Mute pin in TDA amplifiers requires to be maintained at a small positive voltage (as opposed to LM series chips that need current to be drawn out of a pin). A simple resistor from the positive supply will do this, and a capacitor to ground will add a small time delay. If you look at the datasheet, attenuation reaches zero when the mute pin is 6V or so below the positive supply voltage. In your circuit, there needs to be one more resistor from Pin 5 to ground, depending on the value of the supply voltage and the mute resistor you already have. Alternatively, a zener may be used to maintain pin 5 voltage 6V below V+.

High gain usually raises the noise floor. If you have a high gain setup and use a high signal level, you will generate excess THD. Typical sources have a voltage output level between 1 and 2VRMS. Your chip can put out a maximum of 30W into 8 ohms at 1% THD. This is a maximum voltage of 15V under any circumstances, so a voltage gain between 7 and 15 is adequate to achieve maximum undistorted output for this chip even though the minimum stable voltage gain is specified to be 18. If you have a source that is known to put out low voltages the additional gain may come in handy. I would use 18K/1K or even better, 1.8K/100 ohms. The lower resistor values result in lower noise, specially when using locally available parts.

TDA7265 is used in the very popular and now obsolete MX5021 from Altec Lansing, a pretty good sounding multimedia system.

pra3718 4th September 2010 12:21 PM

1 Attachment(s)
Pacificblue, I am using local non-branded trafo so I think it should be below to printed specification i.e. 18-0-18 5 Amp. Accepted, I will use all caps rated 63v accept input caps 25v.

Sangram, Please look at attached picture's mute pin added resistor to ground compare to 1st post picture.

sangram 4th September 2010 01:57 PM

That's better, pin 5 will now be at 1/2 Vcc, which should be adequate as long as your rails are over 12V. You can experiment with the capacitor to create slightly longer turn-on time.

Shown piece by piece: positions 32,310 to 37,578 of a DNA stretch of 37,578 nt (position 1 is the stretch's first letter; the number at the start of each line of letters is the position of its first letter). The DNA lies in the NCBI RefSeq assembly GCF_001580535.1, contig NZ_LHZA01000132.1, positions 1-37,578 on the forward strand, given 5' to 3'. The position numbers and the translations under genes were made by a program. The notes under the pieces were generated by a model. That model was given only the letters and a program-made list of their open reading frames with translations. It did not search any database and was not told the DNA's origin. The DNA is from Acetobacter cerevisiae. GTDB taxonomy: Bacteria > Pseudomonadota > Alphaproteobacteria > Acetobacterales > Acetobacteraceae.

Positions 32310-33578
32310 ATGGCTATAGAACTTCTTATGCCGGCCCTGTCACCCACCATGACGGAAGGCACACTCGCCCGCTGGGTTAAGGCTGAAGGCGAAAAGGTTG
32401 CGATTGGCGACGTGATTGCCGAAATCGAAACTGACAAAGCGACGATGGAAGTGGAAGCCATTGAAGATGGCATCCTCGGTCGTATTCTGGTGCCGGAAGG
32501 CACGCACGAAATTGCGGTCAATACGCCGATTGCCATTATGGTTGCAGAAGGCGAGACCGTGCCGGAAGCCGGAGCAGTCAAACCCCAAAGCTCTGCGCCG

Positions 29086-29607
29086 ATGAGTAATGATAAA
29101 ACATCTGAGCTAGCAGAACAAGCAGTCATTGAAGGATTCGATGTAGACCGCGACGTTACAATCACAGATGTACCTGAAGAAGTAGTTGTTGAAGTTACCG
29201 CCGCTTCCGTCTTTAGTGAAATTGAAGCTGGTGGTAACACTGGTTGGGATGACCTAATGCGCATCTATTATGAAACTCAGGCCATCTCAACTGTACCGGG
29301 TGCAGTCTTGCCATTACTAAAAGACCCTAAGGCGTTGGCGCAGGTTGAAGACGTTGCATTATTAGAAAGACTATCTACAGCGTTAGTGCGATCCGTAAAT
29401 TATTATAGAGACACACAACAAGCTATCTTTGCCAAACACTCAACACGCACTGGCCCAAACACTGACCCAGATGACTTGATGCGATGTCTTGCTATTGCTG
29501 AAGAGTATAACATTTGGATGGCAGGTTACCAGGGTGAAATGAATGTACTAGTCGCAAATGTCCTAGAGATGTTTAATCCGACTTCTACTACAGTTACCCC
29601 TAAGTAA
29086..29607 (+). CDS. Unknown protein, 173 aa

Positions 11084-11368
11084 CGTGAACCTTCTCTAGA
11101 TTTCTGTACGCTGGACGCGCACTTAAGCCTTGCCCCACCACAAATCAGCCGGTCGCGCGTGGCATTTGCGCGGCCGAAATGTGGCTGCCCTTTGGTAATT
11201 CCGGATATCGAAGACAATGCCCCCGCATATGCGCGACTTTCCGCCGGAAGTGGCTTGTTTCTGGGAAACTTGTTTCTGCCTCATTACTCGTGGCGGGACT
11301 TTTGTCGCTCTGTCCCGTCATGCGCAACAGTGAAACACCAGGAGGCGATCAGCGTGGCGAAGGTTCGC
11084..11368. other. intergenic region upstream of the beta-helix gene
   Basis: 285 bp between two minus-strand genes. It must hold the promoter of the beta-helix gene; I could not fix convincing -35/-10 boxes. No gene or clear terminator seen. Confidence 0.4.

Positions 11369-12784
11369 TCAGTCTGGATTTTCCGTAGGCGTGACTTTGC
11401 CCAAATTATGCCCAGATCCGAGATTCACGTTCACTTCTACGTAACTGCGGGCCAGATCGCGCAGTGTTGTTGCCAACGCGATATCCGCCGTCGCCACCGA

Remember that with a bridge circuit you cannot use 25V, you will easily exceed the dissipation of the chip. The bridge circuit is rated for a maximum of 16V rails (from a 12V transformer) and only into a rated impedance of 8 ohms. The ST chips are exceedingly fragile and if you exceed SOA you have a fried chip, so you have been warned.

If you've given this only use this for a reference to the mute pin and plan to use single-ended, I would use 20V rails to be safe. You can get that from a 15V transformer.

pra3718 4th September 2010 03:24 PM

Quote:

Remember that with a bridge circuit you cannot use 25V, you will easily exceed the dissipation of the chip. The bridge circuit is rated for a maximum of 16V rails (from a 12V transformer) and only into a rated impedance of 8 ohms. The ST chips are exceedingly fragile and if you exceed SOA you have a fried chip, so you have been warned.
In fact, my future plan was to build bridge for sub. Then, I will not be able to use single trafo for two chips. And if single trafo, should be 12-0-12 only.

Short story, I build several chips but still not settled.
1. TDA1554Q Build=Easy, Mute=Yes, Loudness=Poor, Price=Expensive
2. TDA2030 Build=Very Easy, Mute=No, Loudness=Poor, Price=Very Cheap
3. TDA2050 Build=Very Easy, Mute=No, Loudness=Good, Price=Cheap
4. LM3886 Build=Easy, Mute=Yes, Loudness=Very Good, Price=Very-Very Expensive
5. TDA7294 Build=Not Easy, Mute=Yes, Loudness=Very Good, Price=Very Expensive
5. TDA7265 Mute=Yes, Loudness=Don't know, Price=Cheap Rs.48 per chip

You have written in another thread, when +- voltage properly balanced then tda2030,2050 does not POP, but practically not possible to me.

By suppling the 12-0-12 trafo to TDA7265 and the loudness is equal to tda2030 then my purpose does not solve. Only advantage is MUTE.

What to do ?

Today, I have purchased everything required to tda7265 (easily available to local indian mkt) and going to build.

Thank you & Best Regards.